“Always look to the language,” said Christopher Hitchens (appropriately penned in his wonderful little book, a rif on Rilke, Letters to a Young Contrarian (2001)). The language that jumps out at me: vision, talent, love–and of course Wake up!–these are words that challenge. (“The limits of my language means the limits of my world,” observed Ludwig Wittgenstein.)

Consider: What is my vision? How do I best exercise my talent, assuming I’ve figured out what that is? What do I love? And for god’s sake, how does one wake up? To honestly wrestle with these notions is no small matter. Sure, there are easy and pat answers, but the easy path most frequently lacks insight. (Case in point: a former US president quipping, “Oh, the vision thing.”) I’d rather be dismissive then settle–but I can’t dismiss this stuff. I can’t because even at 57 years of experience I can’t answer the questions with the depth of understanding I believe warranted.

So, as you are likely used to if you’re a long-time reader here at …the house… I leave you without answers, only more questions. (“I know that I know nothing,” said Socrates.) I hope they are new questions: what is your vision/what is your talent/what do you love/how do we wake up? It’s a new year and if nothing else, a set of new questions gives us something to work on.

Best,

D

Christopher Hitchens

In Death, Writers, Writing on December 16, 2011 at 8:40 am

From: More Intelligent Life.com (The Economist)

Reprinted without permission:
TWITTER ON CHRISTOPHER HITCHENS

~ Posted by Tim de LIsle, December 16th 2011

By their tweets shall ye know them. The death of Christopher Hitchens, the polemicist and boulevardier, came not as a shock, but still as a blow to many, and thousands of them were moved to comment on Twitter. Some just said they were sad, a fine sentiment but a fairly pointless one to broadcast to the world, because it’s not about you—it’s a lot sadder for family and close friends—and there’s not much point grabbing people by the lapels if you don’t have anything to say. Happily, many tweeters pushed themselves harder. Here’s a snapshot of some of the different approaches; tallies of followers have been trimmed to the nearest round number.

Salman Rushdie (150,000 followers) struck a note seldom heard on Twitter—the epic.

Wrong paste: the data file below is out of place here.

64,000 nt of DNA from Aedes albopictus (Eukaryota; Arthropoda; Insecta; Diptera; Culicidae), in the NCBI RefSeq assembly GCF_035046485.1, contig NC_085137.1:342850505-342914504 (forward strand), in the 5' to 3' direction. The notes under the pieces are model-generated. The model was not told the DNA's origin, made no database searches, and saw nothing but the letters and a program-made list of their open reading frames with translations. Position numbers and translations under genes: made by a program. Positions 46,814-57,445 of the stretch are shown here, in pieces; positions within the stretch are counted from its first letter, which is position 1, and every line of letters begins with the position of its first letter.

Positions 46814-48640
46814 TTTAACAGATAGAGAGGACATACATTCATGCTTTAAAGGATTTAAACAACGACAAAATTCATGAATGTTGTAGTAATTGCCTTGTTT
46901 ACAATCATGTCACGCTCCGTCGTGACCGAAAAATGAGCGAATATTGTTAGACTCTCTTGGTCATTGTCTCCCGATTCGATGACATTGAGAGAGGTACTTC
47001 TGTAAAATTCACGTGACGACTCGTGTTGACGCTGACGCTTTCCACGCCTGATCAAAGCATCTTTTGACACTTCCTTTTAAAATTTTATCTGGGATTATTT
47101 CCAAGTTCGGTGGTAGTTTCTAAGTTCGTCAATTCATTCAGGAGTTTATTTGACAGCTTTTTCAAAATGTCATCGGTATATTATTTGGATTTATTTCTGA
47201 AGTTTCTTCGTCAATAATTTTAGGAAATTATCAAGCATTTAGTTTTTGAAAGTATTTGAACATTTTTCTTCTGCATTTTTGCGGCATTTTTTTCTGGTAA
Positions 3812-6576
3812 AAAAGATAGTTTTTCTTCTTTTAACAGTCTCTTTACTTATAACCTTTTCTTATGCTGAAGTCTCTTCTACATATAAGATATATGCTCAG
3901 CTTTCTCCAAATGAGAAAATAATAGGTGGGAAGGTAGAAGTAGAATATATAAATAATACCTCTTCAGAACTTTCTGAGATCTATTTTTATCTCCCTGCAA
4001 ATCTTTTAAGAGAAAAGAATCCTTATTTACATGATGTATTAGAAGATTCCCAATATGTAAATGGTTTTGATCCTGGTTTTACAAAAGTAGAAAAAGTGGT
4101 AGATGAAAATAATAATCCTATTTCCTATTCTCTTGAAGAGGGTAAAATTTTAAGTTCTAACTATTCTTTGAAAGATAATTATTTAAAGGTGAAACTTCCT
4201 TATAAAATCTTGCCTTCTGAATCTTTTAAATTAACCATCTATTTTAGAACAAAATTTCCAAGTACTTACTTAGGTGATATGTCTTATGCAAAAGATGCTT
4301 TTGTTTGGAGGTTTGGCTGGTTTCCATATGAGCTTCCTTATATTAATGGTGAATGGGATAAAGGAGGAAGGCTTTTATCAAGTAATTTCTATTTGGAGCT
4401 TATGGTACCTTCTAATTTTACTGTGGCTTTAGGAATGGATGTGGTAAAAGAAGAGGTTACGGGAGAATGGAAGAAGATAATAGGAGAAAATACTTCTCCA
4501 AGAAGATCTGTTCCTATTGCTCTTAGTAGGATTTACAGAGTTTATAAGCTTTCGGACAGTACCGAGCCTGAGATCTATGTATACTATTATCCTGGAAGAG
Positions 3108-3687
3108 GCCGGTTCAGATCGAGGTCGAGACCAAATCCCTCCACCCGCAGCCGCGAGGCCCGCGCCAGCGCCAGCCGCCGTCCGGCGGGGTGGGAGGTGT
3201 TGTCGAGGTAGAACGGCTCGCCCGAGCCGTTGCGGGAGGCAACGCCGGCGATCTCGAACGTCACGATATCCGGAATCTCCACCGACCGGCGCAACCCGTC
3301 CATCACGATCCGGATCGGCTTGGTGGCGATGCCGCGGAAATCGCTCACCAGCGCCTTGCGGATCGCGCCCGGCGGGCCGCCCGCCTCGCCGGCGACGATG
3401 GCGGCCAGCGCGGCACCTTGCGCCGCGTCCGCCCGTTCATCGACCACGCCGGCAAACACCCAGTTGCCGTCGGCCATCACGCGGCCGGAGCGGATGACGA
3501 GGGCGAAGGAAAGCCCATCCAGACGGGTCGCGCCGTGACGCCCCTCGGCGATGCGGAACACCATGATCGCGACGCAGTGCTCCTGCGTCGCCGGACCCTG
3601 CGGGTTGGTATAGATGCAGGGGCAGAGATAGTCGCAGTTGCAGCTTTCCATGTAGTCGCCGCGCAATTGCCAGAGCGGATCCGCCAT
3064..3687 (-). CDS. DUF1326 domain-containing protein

Goodbye, my beloved friend. A great voice falls silent. A great heart stops. Christopher Hitchens, April 13, 1949-December 15, 2011.

That line was widely quoted, and given prominence by the BBC. Among those who saw it there was the biographer and Intelligent Life contributing editor Julie Kavanagh, a friend of Hitchens, who said it was “the only time I’ve been moved to tears by a tweet”.

Richard Dawkins (283,000 followers), who has an interview with Hitchens in his role as guest editor of this week’s New Statesman, went for epic with added polemic:

Christopher Hitchens, finest orator of our time, fellow horseman, valiant fighter against all tyrants including God.

Tony Parsons (20,000 followers), the columnist and novelist, told a story:

Memory of Christopher Hitchens. 20 years ago—a live TV debate. Never saw anyone drunker in a green room. Never saw anyone sharper on air.

Matthew Sweet (2,000 followers), the BBC Radio 3 presenter and Intelligent Life regular, had a crisp vignette:

My #Hitch moment: singing a song about Tom Paine with him to the tune of God Save the Queen. He had a deep whisky & cigarettes bass.

At a moment like this, you see the importance of tone. Richard Bacon (1.37m followers), the BBC DJ, found the acceptable face of the “I’m sad” school of thought:

Oh bugger. Christopher Hitchens has died.

He was echoed by the young rock band Wild Beasts (13,000 followers), who were matey but sharp:

Christopher Hitchens, you old contrarian, RIP, in anywhere but heaven.

Violet Towers (400 followers), a probation officer who writes under a pseudonym, quoted Hitchens himself, elegantly:

“The four most overrated things in life are champagne, lobster, anal sex and picnics.”—Christopher Hitchens

The devout faced a dilemma: to chide or not to chide. One of them published a vindictive line about Hitchens and hell which is too dismal to quote in full. Another, the journalist Cristina Odone (700 followers), struck a happier note, as well as finding room for a gerund:

RIP #ChrisHitchens For 40 years being a journalist meant trying to be like the #Hitch. He’d laugh at my praying for him, but I will

Sterling Sunley, a book-lover from Vancouver (0 followers—quite a feat), gently upbraided some of the duller tweeters around him:

The person I would most like to hear about the legacy of Christopher Hitchens is Hitch himself; he would suffer no false sentiments.

Stephen Fry (3.5m followers), the actor, writer and British national treasure, marked the gravity of the occasion by restricting himself to only two adjectives, and going big on verbs instead:

Goodbye, Christopher Hitchens. You were envied, feared, adored, reviled and loved. Never ignored. Never bested. A great and marvellous man

There was plenty of warmth, but not much wit. Almighty God (27,000 followers)— one of several characters of that name on Twitter—did His best to fill the breach:

In honor of Christopher Hitchens I will admit it just this once: I Am Not Great.

while the writer Lisa Appignanesi (800 followers) found humour in the obituary on the Guardian site:

Laughing while reading an obit is an event only #Hitch makes possible

Someone said Hitchens had a God-given talent for writing—that might have really irritated him. And so might the fact that the tributes were joined by Piers Morgan, a journalist of a very different stripe. But in the best of these tweets, you could see what Hitchens himself stood for: vision, spark, the power of the word.

Tim de Lisle is editor of Intelligent Life